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Jonathan: We’re coming back. We’ve been delving a lot with Brian, the Professor about Page Optimization. Do you want to wrap up with a question Kim? And then maybe then throw it to me. I was getting my words jumbled there, wasn’t I?

Kim: Yes, one more and then I will throw it to you. So, Brian, you teach this and we’re going to talk a little more at the end about an upcoming class I’m excited about you’ve got. You also work with companies and major brands helping them do this. You actually have services to do this also. In your years, since you started this several years ago and you’ve been doing this, what was one thing that really surprised you in a project either your own or something else? It was a change you made, you weren’t thinking that was actually very impactful.

Brian: You know, I think probably my favorite story is this. And again, to those of you that I am trying to bring into this Science world, I want to make this point. The Science and the data gives you a safety net to be more creative. And as an example of that, we do a lot of work in the addiction treatment center space. We’re optimizing on the web for phone calls actually and we consider a very important because you can save families, you can save lives. Imagine somebody finally being able to kick an addiction that has dogged them and their family for years. We consider it pretty important. We had a landing page that was reforming well but it had a very simple headline, “We can help, call”, and the phone number. For those of you that are optimizing for phone calls, put the phone number in the headline and you will get a nice bump in phone calls. Our hypothesis was if we were more emotional, that we would get more people to call. That they would feel more comfortable calling rather than just that. So we tested a couple of headlines and narrowed it down to two. One was, “Speak to a compassionate rehab specialist, call”. And, “Are you ready to start healing, call”. And these are kind of two ends of a spectrum that we typically do. But because we were going to do an A/B test, we were able to put one curveball in. And so we added in, “Are you ready to stop lying? We can help, call”. Now, if we weren’t doing an A/B test, there’s no way in hell that we would lead with, “Are you ready to stop lying?”. It’s too risky, it’s too out there. But because we were testing, we got to put it in the mix. So imagine all the ideas that you’ve had over the weekend and it just dogs you all weekend. You think it would be amazing, be a real differentiator. It meets the brand voice. You’re really excited about it. You get in on Monday and you realize there’s no way you can sell it to the boss. There’s no way you could just go with it.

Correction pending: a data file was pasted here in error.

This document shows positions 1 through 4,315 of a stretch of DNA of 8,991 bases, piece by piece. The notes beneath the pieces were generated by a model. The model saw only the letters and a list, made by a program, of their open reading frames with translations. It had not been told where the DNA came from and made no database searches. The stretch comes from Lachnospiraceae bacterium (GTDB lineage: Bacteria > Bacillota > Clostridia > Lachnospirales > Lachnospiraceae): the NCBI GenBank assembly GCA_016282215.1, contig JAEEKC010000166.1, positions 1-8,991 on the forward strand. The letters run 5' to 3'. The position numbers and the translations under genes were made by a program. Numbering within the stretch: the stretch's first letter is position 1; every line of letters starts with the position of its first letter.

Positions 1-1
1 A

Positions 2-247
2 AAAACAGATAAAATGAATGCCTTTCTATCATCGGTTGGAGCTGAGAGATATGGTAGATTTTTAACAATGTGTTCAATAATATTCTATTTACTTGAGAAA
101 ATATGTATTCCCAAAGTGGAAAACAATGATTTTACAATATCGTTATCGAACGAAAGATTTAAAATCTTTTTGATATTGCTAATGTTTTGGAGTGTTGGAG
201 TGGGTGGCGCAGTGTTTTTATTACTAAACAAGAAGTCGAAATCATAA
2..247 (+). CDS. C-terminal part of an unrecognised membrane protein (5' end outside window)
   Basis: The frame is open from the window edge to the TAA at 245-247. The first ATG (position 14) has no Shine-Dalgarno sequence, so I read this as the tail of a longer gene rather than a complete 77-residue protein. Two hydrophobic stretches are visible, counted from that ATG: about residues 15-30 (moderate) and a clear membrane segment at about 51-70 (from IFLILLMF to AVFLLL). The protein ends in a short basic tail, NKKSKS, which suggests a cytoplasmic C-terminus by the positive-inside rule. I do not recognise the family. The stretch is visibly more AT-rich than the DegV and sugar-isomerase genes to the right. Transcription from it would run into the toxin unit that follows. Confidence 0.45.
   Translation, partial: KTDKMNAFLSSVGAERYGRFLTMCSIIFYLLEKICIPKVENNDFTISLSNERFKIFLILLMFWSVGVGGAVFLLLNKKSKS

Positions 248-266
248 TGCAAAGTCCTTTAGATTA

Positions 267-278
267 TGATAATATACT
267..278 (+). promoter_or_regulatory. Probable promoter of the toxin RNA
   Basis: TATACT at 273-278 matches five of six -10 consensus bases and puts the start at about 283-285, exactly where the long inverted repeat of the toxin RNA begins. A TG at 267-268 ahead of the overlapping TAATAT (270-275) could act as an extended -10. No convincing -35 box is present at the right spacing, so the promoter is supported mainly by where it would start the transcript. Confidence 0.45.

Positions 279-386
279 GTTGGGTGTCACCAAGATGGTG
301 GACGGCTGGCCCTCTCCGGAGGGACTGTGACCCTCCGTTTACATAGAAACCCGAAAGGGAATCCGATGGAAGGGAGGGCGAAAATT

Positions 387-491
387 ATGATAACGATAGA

Well, guess what? Now there’s a way to collect some data and find out if you were right. When we did the test, you probably are not surprised that, “Are you ready to stop lying?”, one, it increased phone calls by f43 percent. Now, this is a business where we jump up and down for 5, 7, 10 percent increases are like, yes. 43 percent and because we had the data we were able to measure that and that’s what we ended up going with. So I invite everyone to allow themselves to be more creative by embracing the safety net of data and Science.

Kim: That’s an exciting story. I love big numbers like that when you get those.

Jonathan: Yeah. Fascinating Brian. When I’m talking to clients, the past couple clients and they’re talking about funnels and Page Optimization, I get a certain service thrown at me. It’s called Click Funnel. A certain Russel Brunson. What do you see the strengths of Click Funnel? And why do you think clients might, at the beginning or a certain stage, be better off looking at WordPress?